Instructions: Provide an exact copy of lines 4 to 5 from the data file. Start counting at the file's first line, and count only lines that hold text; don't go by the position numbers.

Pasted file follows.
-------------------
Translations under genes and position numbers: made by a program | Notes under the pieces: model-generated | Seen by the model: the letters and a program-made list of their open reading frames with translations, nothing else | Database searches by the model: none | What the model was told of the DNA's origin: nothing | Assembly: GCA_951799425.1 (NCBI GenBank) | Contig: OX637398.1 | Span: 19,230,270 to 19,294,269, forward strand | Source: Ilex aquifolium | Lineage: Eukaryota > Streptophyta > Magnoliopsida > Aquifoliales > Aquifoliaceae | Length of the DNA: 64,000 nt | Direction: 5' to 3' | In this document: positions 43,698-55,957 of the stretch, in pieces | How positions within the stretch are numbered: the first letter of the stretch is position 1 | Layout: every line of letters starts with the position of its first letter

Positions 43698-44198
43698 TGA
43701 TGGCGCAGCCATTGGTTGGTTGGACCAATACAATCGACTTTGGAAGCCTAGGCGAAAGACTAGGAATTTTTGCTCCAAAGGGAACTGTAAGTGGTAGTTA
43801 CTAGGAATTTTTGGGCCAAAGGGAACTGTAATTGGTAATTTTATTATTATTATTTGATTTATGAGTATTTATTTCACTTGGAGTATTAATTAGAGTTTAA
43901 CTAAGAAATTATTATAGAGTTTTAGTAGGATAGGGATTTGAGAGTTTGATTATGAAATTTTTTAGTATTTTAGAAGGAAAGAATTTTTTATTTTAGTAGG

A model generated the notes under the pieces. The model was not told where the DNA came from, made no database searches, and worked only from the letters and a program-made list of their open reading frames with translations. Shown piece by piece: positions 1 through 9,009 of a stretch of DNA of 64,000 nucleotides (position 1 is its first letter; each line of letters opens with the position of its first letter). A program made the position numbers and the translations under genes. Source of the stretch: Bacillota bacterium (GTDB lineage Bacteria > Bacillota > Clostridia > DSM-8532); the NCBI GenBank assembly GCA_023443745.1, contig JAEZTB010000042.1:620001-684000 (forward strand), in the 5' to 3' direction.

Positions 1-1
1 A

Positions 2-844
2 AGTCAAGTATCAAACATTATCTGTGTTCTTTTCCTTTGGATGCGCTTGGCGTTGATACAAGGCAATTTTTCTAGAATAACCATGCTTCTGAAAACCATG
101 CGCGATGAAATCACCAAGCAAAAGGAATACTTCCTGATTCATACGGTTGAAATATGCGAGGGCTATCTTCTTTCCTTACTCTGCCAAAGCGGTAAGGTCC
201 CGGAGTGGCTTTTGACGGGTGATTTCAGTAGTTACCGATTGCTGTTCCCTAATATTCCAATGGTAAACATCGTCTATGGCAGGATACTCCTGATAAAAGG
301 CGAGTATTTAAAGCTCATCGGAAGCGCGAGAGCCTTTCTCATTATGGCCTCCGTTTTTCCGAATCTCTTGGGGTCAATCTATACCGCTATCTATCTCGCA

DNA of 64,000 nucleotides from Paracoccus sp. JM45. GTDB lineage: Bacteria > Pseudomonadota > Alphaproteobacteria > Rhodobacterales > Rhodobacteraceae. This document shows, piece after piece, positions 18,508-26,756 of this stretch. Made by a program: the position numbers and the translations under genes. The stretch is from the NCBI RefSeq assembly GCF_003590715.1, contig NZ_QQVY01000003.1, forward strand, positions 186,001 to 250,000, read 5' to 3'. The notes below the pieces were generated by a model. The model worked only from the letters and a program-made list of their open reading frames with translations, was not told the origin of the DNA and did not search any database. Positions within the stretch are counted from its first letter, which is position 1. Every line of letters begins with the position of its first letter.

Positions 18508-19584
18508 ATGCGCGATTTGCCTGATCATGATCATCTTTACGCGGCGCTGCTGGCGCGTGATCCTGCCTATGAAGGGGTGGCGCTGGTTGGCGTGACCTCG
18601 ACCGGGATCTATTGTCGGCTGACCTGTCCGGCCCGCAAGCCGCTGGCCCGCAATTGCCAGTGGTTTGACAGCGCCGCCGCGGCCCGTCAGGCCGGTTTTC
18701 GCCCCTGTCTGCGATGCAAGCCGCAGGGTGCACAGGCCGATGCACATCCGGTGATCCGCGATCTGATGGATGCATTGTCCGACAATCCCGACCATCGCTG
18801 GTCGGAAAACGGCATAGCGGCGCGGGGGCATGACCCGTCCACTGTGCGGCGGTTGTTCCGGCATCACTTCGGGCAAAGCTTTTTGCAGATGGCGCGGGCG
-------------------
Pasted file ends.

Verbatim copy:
43701 TGGCGCAGCCATTGGTTGGTTGGACCAATACAATCGACTTTGGAAGCCTAGGCGAAAGACTAGGAATTTTTGCTCCAAAGGGAACTGTAAGTGGTAGTTA
43801 CTAGGAATTTTTGGGCCAAAGGGAACTGTAATTGGTAATTTTATTATTATTATTTGATTTATGAGTATTTATTTCACTTGGAGTATTAATTAGAGTTTAA